So, there are secure clouds out there. It's just that when we think about things like the visceral reaction that the cloud is insecure, it's not necessarily correct. It's insecure for certain instances, and we've got to be specific about those instances.

In the case of DISA, they have a highly secured cloud, and that's where we expect things to go and evolve into a set of cloud offerings that are stratified by the level of security they provide, the level of cost, right down to SLA’s and guarantees, and we’re already seeing that in these examples.

Gardner: So, for that cloud practitioner, as an organization, if they take those steps towards good cloud computing practices and technologies, it’s probably going to benefit them across the board in their IT infrastructure, applications, and data activities. But does it put them at a competitive advantage?

What's important for customers who want to move and want to put data in the cloud is to identify what all of those different types of clouds provide as security and protection capabilities.

If you do this right, if you take the responsibility yourself to figure out the risks and rewards and implement the right approach, what does that get for you? Christian, what’s your response to that?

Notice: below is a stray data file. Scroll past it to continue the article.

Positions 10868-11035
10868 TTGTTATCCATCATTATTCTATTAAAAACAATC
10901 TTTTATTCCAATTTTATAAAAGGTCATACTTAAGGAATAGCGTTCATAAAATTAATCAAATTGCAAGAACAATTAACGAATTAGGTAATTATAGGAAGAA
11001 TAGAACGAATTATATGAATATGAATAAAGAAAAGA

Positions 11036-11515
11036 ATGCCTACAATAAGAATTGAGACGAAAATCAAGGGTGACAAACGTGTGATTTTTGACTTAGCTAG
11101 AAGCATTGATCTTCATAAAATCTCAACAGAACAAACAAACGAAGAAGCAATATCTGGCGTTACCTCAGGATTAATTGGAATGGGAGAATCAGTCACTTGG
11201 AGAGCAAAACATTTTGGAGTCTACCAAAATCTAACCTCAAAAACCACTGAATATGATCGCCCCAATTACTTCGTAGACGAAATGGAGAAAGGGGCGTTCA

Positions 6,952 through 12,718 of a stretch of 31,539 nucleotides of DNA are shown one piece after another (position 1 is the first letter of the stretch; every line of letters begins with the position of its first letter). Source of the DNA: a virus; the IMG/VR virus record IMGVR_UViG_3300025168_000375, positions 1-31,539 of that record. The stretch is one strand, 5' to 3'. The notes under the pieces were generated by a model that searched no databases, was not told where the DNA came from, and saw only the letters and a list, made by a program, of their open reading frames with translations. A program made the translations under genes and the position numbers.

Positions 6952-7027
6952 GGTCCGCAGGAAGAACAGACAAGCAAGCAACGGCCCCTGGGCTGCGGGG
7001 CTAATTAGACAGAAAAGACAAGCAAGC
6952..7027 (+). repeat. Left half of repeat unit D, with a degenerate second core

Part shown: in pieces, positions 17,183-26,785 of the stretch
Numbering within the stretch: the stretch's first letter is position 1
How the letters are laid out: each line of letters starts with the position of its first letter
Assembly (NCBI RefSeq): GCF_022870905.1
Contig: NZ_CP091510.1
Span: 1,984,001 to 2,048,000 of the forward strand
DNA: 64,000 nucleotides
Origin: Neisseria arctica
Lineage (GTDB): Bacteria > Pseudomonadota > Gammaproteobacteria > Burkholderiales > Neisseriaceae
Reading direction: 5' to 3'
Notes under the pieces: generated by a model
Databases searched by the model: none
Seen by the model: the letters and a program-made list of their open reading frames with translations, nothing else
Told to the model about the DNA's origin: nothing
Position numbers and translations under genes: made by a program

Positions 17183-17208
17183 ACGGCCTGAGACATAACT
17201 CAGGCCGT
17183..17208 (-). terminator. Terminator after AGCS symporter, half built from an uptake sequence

Verstraete: It gives you the capability to use the elements that the cloud really brings with it, which means to have an environment in which you can execute a number of tasks in a pay-per-use type environment.

But, to come back to the point that Archie was making, one of the things that we often have a tendency to forget -- and I'm as guilty as anybody else in that space -- is that cloud means a tremendous amount of different things. What's important for customers who want to move and want to put data in the cloud is to identify what all of those different types of clouds provide as security and protection capabilities.